Like many of us, at the beginning of this year I wrote out a list of goals and resolutions. This new year’s resolution list was full of hopes and ambitions which ranged from updating my actor’s showreel to training for and completing my first triathlon. Then 2020 turned out not to be the year I – or any of us – were expecting it to be! Thankfully, I’d managed to get through one or two things on my list before we had to trust and comply to the Stay Home rules. So many items on my 2020 goals lists were about Recapturing a sense of fun and freedom in my life, being more hospitable – like having people I’ve only recently met over dinner that sort of thing. And also work as an actor – doing an improv course, signing up for regular voice, breathing and singing classes, being more hospitable – having people I’ve only recently met over for dinner and that sort of thing. Exciting times! So after taking a few days in early March to begin to come to terms with the fact this was going to be a very different year, I began thinking about how I might be able to invest in myself as an artist and continue the work of digging deeper, refining my craft and encouraging others along the way too.
When I was at drama school (much longer ago than I care to admit), I was recommended a book called The Artist’s Way. Essentially a 12-week program written by scriptwriter and author Julia Cameron. The confidence (or maybe, just maybe, the arrogance) of youth meant I didn’t take it too seriously. I knew who I was, what my strengths were both in terms of my personality and as an artist; so why would I need a book which essentially helps blocked artists recover their artistic ‘mojo’?! I’m so thankful for the opportunities I’ve had – paid and unpaid – as an actor in London and here in Sydney specifically with the work we’ve created through Clock and Spiel Productions. But after the best part of two decades bad habits tend to creep into the mix too if you’re not careful. For me, I’d begun to see my work as only valuable if it was paid at a certain level or led me to a bigger and better project. While neither of those are bad things in themselves, it meant that I was putting a lot of limits on myself and the joy and creativity I brought to my life as an actor was in short supply.
I consider it a very great blessing to have one of my oldest and dearest friends living close-by in Sydney – especially as Australia is my adoptive home and my family are all back in the UK. Her name’s Imogen and she and I were at drama school together in West London. We’ve been each other’s solid supporters and encouragers for many years through all the ups and downs of life – professionally and personally. We’ve performed together in several shows across both the hemispheres including the very fun ‘Brad Checked In’ by Paula Noble at The Old Fitz. Imogen and I had talked several times before about doing The Artist’s Way – even each starting it individually only to abandon it after 2 weeks. But this year as we saw the storm clouds gathering around the year ahead, we made a commitment to follow the book week by week, holding each other accountable to reading the material, doing the tasks and then sharing the results.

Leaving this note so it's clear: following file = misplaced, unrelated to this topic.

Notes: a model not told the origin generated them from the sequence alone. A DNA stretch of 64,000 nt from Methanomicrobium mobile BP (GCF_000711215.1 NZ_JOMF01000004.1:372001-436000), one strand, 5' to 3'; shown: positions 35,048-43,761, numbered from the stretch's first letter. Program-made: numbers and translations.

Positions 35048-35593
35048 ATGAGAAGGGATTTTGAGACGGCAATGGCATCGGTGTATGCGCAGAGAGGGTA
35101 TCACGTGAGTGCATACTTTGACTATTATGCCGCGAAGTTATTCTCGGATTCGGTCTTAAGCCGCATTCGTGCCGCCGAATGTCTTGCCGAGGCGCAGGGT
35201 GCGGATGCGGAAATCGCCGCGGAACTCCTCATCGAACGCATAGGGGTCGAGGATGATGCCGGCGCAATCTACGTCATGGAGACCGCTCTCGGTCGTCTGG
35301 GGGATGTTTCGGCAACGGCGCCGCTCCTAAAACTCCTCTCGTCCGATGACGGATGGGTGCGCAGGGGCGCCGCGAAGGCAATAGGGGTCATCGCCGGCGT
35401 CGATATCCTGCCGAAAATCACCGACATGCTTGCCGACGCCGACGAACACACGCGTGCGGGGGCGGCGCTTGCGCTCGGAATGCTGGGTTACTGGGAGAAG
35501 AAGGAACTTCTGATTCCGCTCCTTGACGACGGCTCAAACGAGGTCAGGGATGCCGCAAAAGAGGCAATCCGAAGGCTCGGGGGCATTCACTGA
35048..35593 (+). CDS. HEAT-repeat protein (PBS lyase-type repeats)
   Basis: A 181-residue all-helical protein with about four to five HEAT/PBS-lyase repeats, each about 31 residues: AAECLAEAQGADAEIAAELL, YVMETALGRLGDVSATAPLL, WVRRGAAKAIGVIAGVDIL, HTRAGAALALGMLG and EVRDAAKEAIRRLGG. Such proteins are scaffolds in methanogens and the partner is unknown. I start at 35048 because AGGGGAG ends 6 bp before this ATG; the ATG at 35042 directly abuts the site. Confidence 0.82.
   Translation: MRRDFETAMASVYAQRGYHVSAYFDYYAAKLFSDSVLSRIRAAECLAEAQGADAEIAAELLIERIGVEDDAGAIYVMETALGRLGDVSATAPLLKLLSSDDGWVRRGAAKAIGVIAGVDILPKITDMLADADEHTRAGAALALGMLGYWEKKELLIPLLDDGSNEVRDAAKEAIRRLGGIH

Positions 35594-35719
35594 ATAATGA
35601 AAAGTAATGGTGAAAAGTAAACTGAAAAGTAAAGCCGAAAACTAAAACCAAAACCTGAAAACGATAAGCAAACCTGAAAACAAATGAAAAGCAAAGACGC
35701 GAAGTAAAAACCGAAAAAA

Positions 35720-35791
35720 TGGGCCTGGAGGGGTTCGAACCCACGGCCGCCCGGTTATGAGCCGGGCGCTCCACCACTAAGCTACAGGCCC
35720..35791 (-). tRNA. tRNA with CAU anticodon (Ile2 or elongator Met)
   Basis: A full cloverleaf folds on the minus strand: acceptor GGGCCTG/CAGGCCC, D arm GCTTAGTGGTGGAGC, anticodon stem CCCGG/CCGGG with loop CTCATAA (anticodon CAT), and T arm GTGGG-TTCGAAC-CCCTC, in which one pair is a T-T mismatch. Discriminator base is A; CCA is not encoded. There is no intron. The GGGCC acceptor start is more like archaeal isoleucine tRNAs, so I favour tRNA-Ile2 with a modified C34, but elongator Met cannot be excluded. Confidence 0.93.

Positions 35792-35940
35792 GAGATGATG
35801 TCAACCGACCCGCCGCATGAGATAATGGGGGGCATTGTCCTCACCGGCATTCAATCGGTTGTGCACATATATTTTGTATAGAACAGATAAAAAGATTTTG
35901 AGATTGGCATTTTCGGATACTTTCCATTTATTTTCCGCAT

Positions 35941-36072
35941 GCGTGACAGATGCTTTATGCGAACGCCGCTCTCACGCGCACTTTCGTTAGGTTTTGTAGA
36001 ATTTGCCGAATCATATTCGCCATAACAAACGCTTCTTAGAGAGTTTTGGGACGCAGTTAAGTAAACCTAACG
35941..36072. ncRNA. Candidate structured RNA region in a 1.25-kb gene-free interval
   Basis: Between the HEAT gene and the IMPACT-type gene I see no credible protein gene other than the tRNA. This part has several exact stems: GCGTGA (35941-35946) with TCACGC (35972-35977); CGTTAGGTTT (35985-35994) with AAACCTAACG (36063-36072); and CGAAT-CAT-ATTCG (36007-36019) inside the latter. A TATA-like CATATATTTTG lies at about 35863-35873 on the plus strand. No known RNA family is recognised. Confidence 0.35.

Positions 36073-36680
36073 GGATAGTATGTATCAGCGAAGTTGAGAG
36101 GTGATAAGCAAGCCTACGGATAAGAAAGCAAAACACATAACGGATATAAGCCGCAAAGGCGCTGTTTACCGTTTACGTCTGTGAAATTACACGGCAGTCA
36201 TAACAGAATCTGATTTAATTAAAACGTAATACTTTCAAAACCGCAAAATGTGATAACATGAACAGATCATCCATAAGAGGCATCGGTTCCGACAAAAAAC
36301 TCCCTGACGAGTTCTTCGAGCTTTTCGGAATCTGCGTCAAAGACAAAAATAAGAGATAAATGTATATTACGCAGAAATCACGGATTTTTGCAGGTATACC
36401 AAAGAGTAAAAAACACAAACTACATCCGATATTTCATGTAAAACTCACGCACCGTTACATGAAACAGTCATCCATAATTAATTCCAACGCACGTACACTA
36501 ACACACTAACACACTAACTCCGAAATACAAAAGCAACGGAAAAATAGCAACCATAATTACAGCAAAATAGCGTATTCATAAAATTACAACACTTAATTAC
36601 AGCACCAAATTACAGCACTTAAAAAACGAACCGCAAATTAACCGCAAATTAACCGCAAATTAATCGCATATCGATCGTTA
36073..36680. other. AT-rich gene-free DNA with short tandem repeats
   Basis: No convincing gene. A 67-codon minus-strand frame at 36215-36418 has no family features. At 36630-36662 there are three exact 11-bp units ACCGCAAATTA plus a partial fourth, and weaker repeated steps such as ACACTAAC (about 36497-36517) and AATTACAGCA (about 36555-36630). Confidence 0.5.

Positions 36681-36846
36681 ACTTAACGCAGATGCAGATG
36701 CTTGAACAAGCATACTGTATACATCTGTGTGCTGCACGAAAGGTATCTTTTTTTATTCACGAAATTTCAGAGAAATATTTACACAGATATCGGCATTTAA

Imogen French and Yannick Lawry in Brad Checked In, Old Fitz Theatre 2014
The thing I liked immediately as I started Week 1 of The Artist’s Way was the discipline and schedule it forces you to adopt. Writing ‘morning pages’ each morning (3 pages of train-of-thought writing) and committing to the page before your day starts all your thoughts and observations along with hopes for the day ahead gave us each a sense of grounding. In time for me this led to key realisations around unhelpful thinking that was leading me to see my work as an actor as always needing to be profit and praise driven. This was a discipline that began to lead to real insight. For Imogen, a big realisation through the morning pages was that as an actor, you’re often going to auditions and feeling a pressure to be ‘better’ than anyone else going for the role. “I realised that we’re as actors, we’re all completely unique. And that means the art we create is completely unique too,” she told me, “Once we accept that this is true the obvious realisation is that there is no competition between us!” This was such a profound insight for Imogen very close to the beginning of our Artist’s Way journey, and straight after this she had two major theatre auditions… and was offered a significant role in both of them. This sense of freedom was beginning to yield incredible and unexpected results for both of us!